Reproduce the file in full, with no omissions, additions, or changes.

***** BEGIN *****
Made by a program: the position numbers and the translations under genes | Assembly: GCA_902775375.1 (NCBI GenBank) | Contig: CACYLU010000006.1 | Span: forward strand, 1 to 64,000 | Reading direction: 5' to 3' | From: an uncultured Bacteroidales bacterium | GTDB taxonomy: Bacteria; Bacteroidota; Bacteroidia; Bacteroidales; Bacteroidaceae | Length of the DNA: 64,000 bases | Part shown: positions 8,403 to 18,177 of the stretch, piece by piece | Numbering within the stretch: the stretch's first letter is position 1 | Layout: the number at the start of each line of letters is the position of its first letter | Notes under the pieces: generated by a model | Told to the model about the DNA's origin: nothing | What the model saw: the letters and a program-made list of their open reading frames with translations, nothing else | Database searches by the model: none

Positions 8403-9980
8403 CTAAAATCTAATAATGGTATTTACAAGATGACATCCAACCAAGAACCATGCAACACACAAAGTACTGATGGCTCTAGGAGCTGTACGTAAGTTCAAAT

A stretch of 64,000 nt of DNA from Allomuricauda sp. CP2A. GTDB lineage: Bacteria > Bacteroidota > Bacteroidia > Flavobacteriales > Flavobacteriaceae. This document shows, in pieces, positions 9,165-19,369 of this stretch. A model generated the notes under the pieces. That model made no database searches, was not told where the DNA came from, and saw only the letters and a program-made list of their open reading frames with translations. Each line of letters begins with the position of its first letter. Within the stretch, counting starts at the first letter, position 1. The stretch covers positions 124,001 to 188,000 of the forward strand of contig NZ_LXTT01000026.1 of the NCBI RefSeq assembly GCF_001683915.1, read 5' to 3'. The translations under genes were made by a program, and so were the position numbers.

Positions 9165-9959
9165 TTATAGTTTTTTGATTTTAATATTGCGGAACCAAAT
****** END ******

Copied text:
Made by a program: the position numbers and the translations under genes | Assembly: GCA_902775375.1 (NCBI GenBank) | Contig: CACYLU010000006.1 | Span: forward strand, 1 to 64,000 | Reading direction: 5' to 3' | From: an uncultured Bacteroidales bacterium | GTDB taxonomy: Bacteria; Bacteroidota; Bacteroidia; Bacteroidales; Bacteroidaceae | Length of the DNA: 64,000 bases | Part shown: positions 8,403 to 18,177 of the stretch, piece by piece | Numbering within the stretch: the stretch's first letter is position 1 | Layout: the number at the start of each line of letters is the position of its first letter | Notes under the pieces: generated by a model | Told to the model about the DNA's origin: nothing | What the model saw: the letters and a program-made list of their open reading frames with translations, nothing else | Database searches by the model: none

Positions 8403-9980
8403 CTAAAATCTAATAATGGTATTTACAAGATGACATCCAACCAAGAACCATGCAACACACAAAGTACTGATGGCTCTAGGAGCTGTACGTAAGTTCAAAT

A stretch of 64,000 nt of DNA from Allomuricauda sp. CP2A. GTDB lineage: Bacteria > Bacteroidota > Bacteroidia > Flavobacteriales > Flavobacteriaceae. This document shows, in pieces, positions 9,165-19,369 of this stretch. A model generated the notes under the pieces. That model made no database searches, was not told where the DNA came from, and saw only the letters and a program-made list of their open reading frames with translations. Each line of letters begins with the position of its first letter. Within the stretch, counting starts at the first letter, position 1. The stretch covers positions 124,001 to 188,000 of the forward strand of contig NZ_LXTT01000026.1 of the NCBI RefSeq assembly GCF_001683915.1, read 5' to 3'. The translations under genes were made by a program, and so were the position numbers.

Positions 9165-9959
9165 TTATAGTTTTTTGATTTTAATATTGCGGAACCAAAT